Four furry white tigers were just born in a Japanese zoo near Tokyo, to the usual expressions of awe and wonder — and the usual widespread publication of misinformation.
Some reports, including the news video I’ve linked below, will tell you that the white tiger is an endangered species, with only 200 specimens remaining in the wild.
Folks, the white tiger is not a species, much less an endangered one, and there sure as heck ain’t 200 of the beasts roaming around waiting to be found in the wild. Their color is a rare genetic mutation, which occurs when both parents carry the recessive gene that changes the coat from the normal orange to white. White tigers aren’t born in zoos by accident. They’re carefully bred to express the gene, because they’re gorgeous and the public absolutely loves ’em.
So where did they come from? The story varies, but the Wikipedia account seems like a decent summary. Apparently, a very few white tigers did pop up in the wild very rarely in India as early as 1820 and up until the 1950s.
However, today’s white tigers are not those naturally occurring mutations. They come from a strain of inbred tigers arising from repeated breeding of a brother/sister pair at the Cincinnati Zoo.
The popular animals proved a welcome source of income for the zoos that lease them. As a bonus, the highly regarded Las Vegas act Siegfried and Roy shot to fame — and then to tragedy — in large part to their work with the beautiful “royal” white tigers.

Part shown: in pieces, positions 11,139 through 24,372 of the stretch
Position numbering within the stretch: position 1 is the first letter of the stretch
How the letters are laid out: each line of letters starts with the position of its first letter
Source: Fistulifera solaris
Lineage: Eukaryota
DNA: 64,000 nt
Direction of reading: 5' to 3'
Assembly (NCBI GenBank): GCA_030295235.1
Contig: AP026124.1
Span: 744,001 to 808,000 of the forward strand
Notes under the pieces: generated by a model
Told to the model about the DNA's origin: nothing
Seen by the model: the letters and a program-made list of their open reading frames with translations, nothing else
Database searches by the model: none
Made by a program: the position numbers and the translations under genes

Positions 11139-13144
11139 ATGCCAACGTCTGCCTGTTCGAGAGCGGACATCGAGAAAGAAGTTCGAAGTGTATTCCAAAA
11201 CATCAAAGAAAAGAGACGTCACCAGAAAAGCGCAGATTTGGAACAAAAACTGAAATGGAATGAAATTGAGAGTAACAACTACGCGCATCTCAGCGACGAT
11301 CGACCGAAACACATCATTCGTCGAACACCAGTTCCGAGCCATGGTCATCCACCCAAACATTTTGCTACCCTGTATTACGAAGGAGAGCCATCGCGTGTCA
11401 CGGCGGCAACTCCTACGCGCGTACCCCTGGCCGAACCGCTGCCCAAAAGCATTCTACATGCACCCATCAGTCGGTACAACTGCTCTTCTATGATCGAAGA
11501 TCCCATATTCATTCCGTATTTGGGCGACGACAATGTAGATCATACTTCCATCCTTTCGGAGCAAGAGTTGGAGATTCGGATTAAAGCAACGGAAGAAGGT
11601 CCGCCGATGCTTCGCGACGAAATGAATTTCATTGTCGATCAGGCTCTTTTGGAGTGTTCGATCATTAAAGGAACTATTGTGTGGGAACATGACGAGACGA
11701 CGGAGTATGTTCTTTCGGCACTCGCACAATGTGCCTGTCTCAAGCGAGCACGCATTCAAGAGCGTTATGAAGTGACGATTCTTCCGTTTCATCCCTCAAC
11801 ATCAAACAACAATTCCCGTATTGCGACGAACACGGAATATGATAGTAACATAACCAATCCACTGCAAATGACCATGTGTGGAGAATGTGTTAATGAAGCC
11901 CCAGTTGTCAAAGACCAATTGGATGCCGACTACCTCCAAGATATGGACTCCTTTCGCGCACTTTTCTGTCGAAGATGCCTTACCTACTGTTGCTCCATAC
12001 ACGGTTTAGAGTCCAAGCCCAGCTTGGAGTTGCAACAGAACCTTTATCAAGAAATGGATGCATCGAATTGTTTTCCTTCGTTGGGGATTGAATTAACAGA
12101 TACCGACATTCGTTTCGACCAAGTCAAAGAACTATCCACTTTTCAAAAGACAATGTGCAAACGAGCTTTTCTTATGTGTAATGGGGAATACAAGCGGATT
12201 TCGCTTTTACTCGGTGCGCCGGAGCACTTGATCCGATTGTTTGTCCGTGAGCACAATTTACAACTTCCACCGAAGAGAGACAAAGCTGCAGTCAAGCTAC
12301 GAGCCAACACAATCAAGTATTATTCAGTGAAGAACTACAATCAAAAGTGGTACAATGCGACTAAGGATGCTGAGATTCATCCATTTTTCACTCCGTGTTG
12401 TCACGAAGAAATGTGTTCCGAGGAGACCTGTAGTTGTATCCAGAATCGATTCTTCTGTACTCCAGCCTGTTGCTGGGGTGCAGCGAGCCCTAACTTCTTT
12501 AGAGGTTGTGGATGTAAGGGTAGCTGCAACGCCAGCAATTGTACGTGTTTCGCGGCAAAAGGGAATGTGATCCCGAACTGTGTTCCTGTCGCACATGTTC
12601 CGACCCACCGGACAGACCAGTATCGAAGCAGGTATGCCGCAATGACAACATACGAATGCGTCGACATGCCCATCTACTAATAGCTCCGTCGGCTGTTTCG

However, there’s a certain amount of bad feeling in some circles about the white tigers being born in numerous zoos. Genuine purebred tiger subspecies are vanishing, and some people feel that zoos should reserve precious breeding territory for the real thing.
That said, the white tigers are not wild animals, and they won’t be taking wild territory away from their endangered wild cousins any time soon. They’re just for pretty. Or, in the case of the newborn white tigers, they’re for the sheer “cute” of it all.
Here’s some adorable video of the new white tiger cubs posted by London’s ITN news, even if some of the background commentary on white tigers isn’t strictly factual:
They may not be environmentally or politically correct, but I for one welcome the four brand spankin’ newborn white tigers cubs. Awwwww.
[adult white tiger photo by Elaine Radford]